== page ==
Extension of Hobbs’ tribal relations office stalled by Az GOP senators

The fate of the Governor’s Office of
Tribal Relations is unclear after Senate Republicans refused to take up a
bill allowing the office to continue operating after June that had
received bipartisan backing in the House of Representatives. 

Because Sen. Jake Hoffman, the Republican chairman of the Senate Government Committee, didn’t allow his committee to consider House Bill 2429
before a March deadline, the bill extending the agency for eight years
is dead. Instead, the future existing of the tribal relations office
hinges on a late amendment added to House Bill 2632.

That amendment
proposes extending the work of eight executive agencies, boards, and
commissions — but for just two years, and with restrictions on how they
operate and what they can do.

For instance, the agencies would be
prohibited from spending public money or using public resources on
“critical race theory” training.

The Governor’s Office says it
disapproves of the proposed restrictions, noting that the provisions
were not agreed upon by the executive agencies, stakeholders or the
original bill sponsors for HB2429.

The other agencies facing a two-year extension in the amendment to
HB2632 include the Department of Administration, the largest state
agency; the Occupational Safety and Health Review Board; the Boiler
Advisory Board; the Arizona Board of Technical Registration; and the
Arizona State Personnel Board.

Jason Chavez, who leads the
Governor’s Office on Tribal Relations, said that there’s still a chance
senators will revive HB2429 and extend his office’s operations for eight

“I am hopeful that they will do so as
Arizona has the third-largest Native American population nationally,
and tribal lands comprise more than 25 percent of Arizona’s total land
mass,” Chavez said in a written statement Gov. Katie Hobbs’
administration provided to the Mirror in response to repeated requests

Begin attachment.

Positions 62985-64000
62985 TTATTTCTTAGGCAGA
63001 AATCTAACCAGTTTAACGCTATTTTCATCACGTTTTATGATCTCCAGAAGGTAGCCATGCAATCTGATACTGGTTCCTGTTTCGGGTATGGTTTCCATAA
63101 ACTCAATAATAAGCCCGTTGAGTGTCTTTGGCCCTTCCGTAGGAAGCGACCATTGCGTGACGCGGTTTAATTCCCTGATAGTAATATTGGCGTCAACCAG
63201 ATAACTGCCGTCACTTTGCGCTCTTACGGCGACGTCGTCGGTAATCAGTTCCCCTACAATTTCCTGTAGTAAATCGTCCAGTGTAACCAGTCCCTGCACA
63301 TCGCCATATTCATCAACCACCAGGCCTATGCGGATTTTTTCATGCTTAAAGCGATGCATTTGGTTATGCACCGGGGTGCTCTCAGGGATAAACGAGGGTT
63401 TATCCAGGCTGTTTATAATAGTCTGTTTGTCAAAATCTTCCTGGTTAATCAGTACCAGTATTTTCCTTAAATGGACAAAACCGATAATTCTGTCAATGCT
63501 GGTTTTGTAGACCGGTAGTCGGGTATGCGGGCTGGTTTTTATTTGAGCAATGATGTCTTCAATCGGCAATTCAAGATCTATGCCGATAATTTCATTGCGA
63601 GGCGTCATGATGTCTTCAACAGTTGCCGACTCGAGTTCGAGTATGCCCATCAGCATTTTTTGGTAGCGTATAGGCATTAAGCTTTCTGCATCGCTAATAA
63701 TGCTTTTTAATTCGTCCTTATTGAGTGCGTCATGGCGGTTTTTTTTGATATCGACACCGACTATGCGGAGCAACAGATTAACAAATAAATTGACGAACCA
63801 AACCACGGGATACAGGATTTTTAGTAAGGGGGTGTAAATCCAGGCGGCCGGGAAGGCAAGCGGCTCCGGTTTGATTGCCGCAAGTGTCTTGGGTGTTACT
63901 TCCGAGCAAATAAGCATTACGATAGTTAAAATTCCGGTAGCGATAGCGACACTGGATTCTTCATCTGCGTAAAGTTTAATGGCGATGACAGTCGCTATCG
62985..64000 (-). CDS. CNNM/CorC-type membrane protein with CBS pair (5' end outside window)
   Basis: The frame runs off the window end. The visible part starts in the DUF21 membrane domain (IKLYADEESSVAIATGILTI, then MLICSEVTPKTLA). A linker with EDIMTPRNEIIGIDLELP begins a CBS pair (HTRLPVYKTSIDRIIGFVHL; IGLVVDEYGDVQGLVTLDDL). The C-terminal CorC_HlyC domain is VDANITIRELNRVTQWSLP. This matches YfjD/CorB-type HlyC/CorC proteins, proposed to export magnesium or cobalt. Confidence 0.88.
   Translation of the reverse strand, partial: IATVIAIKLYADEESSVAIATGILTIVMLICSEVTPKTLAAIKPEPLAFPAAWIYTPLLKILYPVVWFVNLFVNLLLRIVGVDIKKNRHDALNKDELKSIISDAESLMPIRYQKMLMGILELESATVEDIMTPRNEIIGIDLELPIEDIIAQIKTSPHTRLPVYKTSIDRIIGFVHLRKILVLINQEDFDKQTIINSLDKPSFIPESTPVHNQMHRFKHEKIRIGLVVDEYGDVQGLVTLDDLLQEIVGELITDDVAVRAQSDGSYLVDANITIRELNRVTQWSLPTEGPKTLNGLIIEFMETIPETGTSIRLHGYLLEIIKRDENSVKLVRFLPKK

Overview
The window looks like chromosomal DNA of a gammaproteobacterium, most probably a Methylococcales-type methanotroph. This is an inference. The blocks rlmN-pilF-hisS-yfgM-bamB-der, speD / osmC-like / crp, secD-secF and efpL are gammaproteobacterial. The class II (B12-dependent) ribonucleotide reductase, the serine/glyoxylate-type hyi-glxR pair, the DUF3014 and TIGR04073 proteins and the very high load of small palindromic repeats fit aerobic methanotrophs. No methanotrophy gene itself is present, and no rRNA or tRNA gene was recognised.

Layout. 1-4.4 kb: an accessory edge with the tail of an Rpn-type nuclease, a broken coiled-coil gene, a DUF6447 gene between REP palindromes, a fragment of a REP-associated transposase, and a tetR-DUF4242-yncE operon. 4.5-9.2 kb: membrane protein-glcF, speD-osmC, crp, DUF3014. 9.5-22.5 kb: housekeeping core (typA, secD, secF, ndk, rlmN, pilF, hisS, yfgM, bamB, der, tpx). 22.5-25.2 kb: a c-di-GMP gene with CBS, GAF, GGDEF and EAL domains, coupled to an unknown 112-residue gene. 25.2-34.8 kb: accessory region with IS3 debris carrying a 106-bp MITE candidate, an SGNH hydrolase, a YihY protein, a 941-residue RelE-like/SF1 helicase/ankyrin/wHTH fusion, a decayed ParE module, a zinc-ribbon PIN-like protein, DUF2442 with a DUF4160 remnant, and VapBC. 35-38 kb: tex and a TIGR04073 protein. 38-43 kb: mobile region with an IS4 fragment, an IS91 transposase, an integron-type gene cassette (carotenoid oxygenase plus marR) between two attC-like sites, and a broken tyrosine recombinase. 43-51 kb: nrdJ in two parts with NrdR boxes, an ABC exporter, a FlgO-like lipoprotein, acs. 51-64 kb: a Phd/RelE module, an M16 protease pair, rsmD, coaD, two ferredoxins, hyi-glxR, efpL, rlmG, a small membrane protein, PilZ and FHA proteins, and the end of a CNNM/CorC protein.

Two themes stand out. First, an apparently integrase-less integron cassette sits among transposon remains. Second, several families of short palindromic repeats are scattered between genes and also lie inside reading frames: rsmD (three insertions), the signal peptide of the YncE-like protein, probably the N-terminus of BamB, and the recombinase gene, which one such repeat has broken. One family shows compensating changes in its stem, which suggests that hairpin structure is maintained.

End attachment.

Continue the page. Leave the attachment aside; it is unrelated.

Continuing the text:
to interview Chavez.

If nothing is done, then the office will shut down on July 1.

“Tribal relations play a critical
role in building an Arizona where everyone can thrive,” Liliana Soto, a
press secretary for Hobbs, said in a statement.

“Rather than passing the bipartisan
continuation from the House, radical legislators like Jake Hoffman chose
to play politics with tribal relations, but the governor will continue
her diligent work with tribes and do what’s right for Arizona regardless
of this continuation bill,” she added.

The revitalization of the Governor’s Office on Tribal Relations happened in 2023, and Hobbs appointed Chavez, a citizen of the Tohono O’odham Nation from the San Miguel village in the Chukut Kuk District, as the director of the office.

The Governor’s Office on Tribal
Relations was initially established as the Commission of Indian Affairs
in 1953, according to Chavez, and it was created to consider and study
conditions among Indigenous people living within the state. 

“The Office on Tribal Relations
builds cooperation between the state and 22 sovereign tribal nations,”
Chavez said in a statement. “Given the significant American Indian
population and surrounding tribal lands, the Office is critical to
creating opportunity for everyone throughout Arizona.”

The Office of Tribal Relations
comprises a tribal affairs advisor, a project coordinator, an executive
assistant, and a missing and murdered Indigenous peoples coordinator.

“The Governor’s Office will continue
working to pass a clean continuation that protects Arizona-Tribal
relations and allows the strong relationships Governor Hobbs has built
with tribal leaders to continue flourishing,” Soto said.

The Navajo Nation Office of the
President and Vice President issued a letter of support for the
Governor’s Office of Tribal Relations during the committee hearing for
bill HB2429 in January. 

With the potential closure looming,
the Navajo Nation President’s office said that cutting off a
communication link with tribes in Arizona would be detrimental.

“This is the tribe’s avenue to the
state government, and it needs to stay open,” said George Hardeen,
public relations director for the Navajo Nation office of the president
and vice president. 

“Closing any office that communicates
with tribes will sooner or later be discovered as a mistake,” Hardeen
added. “More than ever, tribes’ voices are being heard and listened to.”